Breast Cancer Action Month, or "Pinktober," is a time when a sea of pink merchandise floods the market, all in the name of breast cancer education, research and patient support. For 31 years, this annual campaign has aimed to raise awareness and funds to combat a disease that still affects 1 out of every 8 women, and some men. However, as the pink ribbon adorns products ranging from jewelry to fast-food buckets, it's essential to scrutinize where our support truly goes.
The Origin of the Pink Ribbon
The story of the pink ribbon's origin is a poignant reminder of the grassroots efforts that sparked the breast cancer awareness movement. It began with Charlotte Haley, who, in 1991, designed a salmon-colored ribbon to draw attention to breast cancer, a disease that had affected her family. Two years later, the initiative caught the attention of Evelyn Lauder, a breast cancer survivor and the founder of Estée Lauder Cosmetic Companies. Under her leadership, the Breast Cancer Research Foundation was established, and the salmon ribbon evolved into the iconic bright pink ribbon we know today.
Breast Cancer Awareness Month Evelyn Lauder's vision extended further. She brought together a coalition of breast cancer fundraising organizations and corporations to establish October as Breast Cancer Awareness Month. This month-long campaign is marked by the proliferation of pink merchandise and aims to educate the public about breast cancer. However, as the years have passed, the focus on the cause has sometimes been overshadowed by corporate interests.
The Pink Merchandising Controversy
Today, "Pinktober" brings an array of pink products. While these products carry the ribbon emblem, there's a growing concern that they may be more about generating profit than contributing to the cause, otherwise known as "pinkwashing." Advocates argue that the corporate coalition has increasingly prioritized financial gains over meaningful contributions to breast cancer research.
The Pink Shell Game
The heart of the issue lies in the "pink shell" game, where some companies donate only a fraction of their profits from merchandise sales, while retaining the lion's share for themselves. This practice is not only morally questionable, but it also undermines the genuine efforts to support breast cancer research. Additionally, there's a concern that many of the very companies donning pink ribbons actually have potentially harmful, cancer-causing chemicals in their products.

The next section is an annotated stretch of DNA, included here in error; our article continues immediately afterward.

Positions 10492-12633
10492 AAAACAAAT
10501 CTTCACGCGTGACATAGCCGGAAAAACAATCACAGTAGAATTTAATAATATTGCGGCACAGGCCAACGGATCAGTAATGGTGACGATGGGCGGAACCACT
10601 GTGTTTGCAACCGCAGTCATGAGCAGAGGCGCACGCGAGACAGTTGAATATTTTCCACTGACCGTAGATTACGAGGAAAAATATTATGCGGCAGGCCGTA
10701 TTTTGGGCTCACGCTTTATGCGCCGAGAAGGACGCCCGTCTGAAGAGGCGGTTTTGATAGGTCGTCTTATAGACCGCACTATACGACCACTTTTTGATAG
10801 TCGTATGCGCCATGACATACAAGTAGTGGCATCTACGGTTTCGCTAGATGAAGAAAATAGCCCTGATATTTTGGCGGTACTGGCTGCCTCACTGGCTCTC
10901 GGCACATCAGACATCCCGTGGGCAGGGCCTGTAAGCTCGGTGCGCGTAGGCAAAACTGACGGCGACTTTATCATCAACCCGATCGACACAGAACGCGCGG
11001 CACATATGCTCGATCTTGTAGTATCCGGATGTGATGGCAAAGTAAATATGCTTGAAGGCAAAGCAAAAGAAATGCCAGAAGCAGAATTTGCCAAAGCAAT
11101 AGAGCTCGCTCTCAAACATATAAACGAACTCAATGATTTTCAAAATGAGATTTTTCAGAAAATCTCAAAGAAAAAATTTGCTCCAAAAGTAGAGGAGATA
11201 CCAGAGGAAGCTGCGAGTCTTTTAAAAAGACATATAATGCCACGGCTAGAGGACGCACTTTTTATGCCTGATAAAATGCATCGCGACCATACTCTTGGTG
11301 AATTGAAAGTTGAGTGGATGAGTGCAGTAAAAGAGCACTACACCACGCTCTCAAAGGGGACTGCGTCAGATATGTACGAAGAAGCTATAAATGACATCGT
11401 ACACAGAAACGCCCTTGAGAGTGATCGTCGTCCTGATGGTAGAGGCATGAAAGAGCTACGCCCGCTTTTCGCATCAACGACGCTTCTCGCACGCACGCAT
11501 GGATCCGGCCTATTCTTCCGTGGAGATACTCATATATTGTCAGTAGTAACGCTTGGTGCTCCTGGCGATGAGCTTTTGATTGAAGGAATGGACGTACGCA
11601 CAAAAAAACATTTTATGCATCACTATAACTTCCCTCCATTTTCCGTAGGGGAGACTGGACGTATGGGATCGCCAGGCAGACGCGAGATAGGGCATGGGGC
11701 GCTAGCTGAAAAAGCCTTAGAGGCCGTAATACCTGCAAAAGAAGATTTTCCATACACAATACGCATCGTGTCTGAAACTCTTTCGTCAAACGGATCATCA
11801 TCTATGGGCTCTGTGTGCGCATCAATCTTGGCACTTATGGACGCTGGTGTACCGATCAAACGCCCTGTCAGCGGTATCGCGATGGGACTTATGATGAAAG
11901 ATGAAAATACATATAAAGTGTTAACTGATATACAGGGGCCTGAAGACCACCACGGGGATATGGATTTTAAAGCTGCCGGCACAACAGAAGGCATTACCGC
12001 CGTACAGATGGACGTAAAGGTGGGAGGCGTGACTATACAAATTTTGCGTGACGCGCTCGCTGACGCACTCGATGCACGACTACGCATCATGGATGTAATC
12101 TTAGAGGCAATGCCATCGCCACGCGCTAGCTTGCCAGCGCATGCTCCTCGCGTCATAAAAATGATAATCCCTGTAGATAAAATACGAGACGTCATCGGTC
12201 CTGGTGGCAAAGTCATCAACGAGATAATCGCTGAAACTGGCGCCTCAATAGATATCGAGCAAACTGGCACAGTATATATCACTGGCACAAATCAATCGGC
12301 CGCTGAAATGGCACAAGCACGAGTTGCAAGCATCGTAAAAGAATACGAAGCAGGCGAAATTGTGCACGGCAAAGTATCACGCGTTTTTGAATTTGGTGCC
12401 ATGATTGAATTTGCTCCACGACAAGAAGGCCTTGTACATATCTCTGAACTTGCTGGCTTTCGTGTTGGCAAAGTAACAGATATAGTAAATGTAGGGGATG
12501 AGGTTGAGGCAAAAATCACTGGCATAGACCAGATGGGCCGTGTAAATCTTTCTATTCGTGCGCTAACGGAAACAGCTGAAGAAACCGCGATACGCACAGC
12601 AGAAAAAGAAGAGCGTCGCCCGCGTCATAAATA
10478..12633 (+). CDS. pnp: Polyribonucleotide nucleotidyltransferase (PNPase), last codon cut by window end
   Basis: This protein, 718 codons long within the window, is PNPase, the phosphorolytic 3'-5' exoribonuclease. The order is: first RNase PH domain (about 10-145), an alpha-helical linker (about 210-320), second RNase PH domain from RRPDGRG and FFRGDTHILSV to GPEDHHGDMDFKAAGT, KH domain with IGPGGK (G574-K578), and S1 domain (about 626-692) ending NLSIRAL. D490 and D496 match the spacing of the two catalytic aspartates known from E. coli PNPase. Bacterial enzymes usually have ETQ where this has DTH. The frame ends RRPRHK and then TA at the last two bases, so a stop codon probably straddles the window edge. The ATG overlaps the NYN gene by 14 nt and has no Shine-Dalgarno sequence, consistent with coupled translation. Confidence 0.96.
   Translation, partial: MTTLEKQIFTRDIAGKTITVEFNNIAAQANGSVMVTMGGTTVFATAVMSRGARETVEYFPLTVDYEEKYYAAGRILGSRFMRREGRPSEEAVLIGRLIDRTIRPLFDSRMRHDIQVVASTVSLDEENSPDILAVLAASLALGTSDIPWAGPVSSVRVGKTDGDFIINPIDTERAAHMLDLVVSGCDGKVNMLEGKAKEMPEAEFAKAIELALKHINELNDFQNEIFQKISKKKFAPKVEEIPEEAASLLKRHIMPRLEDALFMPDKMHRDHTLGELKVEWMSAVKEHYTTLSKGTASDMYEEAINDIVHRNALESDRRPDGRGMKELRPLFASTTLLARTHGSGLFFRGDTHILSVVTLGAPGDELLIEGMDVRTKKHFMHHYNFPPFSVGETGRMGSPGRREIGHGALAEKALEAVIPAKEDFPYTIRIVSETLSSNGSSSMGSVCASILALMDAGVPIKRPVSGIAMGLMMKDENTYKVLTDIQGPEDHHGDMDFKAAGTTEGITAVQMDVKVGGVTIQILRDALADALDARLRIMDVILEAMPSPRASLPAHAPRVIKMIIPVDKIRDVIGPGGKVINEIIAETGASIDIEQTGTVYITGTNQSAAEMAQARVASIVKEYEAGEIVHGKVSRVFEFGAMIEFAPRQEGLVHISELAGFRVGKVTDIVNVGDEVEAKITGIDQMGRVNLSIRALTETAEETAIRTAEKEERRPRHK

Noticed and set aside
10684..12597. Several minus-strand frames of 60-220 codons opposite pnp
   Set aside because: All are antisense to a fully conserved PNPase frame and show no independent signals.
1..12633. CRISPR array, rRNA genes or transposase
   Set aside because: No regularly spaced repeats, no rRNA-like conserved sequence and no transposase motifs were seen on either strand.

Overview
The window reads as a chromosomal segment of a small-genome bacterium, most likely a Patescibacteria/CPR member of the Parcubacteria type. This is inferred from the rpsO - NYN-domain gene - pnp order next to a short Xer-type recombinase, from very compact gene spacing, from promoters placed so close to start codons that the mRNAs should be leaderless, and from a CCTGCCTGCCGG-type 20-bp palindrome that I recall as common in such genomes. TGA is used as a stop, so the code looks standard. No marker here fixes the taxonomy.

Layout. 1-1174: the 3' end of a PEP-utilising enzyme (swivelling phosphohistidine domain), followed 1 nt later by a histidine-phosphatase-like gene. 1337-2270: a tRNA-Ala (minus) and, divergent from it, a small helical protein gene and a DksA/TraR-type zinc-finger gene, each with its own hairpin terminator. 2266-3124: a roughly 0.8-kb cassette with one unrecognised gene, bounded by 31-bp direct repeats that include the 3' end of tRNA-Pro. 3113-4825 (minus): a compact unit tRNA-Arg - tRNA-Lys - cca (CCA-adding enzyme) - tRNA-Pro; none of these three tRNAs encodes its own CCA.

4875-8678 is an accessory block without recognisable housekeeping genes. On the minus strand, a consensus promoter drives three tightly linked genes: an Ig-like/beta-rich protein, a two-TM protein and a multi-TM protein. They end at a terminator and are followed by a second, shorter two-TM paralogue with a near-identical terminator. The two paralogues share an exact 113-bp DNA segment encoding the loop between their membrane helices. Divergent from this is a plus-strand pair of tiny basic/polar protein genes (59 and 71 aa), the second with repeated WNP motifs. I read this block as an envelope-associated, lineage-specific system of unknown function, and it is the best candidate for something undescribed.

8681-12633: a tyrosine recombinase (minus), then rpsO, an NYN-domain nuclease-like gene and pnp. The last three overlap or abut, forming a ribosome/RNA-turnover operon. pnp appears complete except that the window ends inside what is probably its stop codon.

Pinkwashing Products for 2023
In 2023, "Pinktober" continues to see a range of products that raise eyebrows regarding their authentic commitment to the cause. Here are some examples of products to look out for this year:
Cosmetic Brands with Hidden Toxins
Many cosmetic brands claim to support breast cancer research while using ingredients in their products that have been linked to cancer-causing properties. It's important that consumers scrutinize ingredient lists of cosmetics and personal care items in general, and especially those adorned with pink ribbons.
Just like in previous years, fast-food chains may offer limited-edition pink packaging or products during "Pinktober." While these promotions may appear to support the cause, it's crucial to investigate how much of the proceeds genuinely go toward breast cancer research, as well as the nutritional value of these food items when considering cancer prevention.
Fashion brands often release "pink" collections during Breast Cancer Awareness Month. Before making a purchase, it's wise for consumers to inquire about the portion of sales that is genuinely benefiting research and patient support.
"Think Before You Pink Goes Rogue" 2023 Campaign
Instead of getting seduced by the ribbons, focus on initiatives like the "Think Before You Pink Goes Rogue," which seeks to hold accountable companies that may not be fully transparent about their contributions to medical research. This campaign encourages consumers to be vigilant and make informed choices when selecting products to support during Breast Cancer Awareness Month.
A Call to Action: "Think Before You Pink"
To avoid falling for "pinkwashing" and ensure our contributions have a meaningful impact, consider the following:
- Research the company's charitable contributions and their transparency regarding donations.
- Look for products and brands that have a clear and substantial commitment to supporting breast cancer research, education or patient support.
- Consider donating directly to reputable breast cancer charities and organizations to ensure your contribution goes where it's needed most.
- Support companies that commit to donating 100 percent of their pink merchandise profits to breast cancer research.
Ultimately, the goal of Breast Cancer Action Month is to make a meaningful impact on the fight against breast cancer. Instead of being blinded by the rose-colored objects, join us in contributing to initiatives that genuinely prioritize the well-being of those affected by this devastating disease.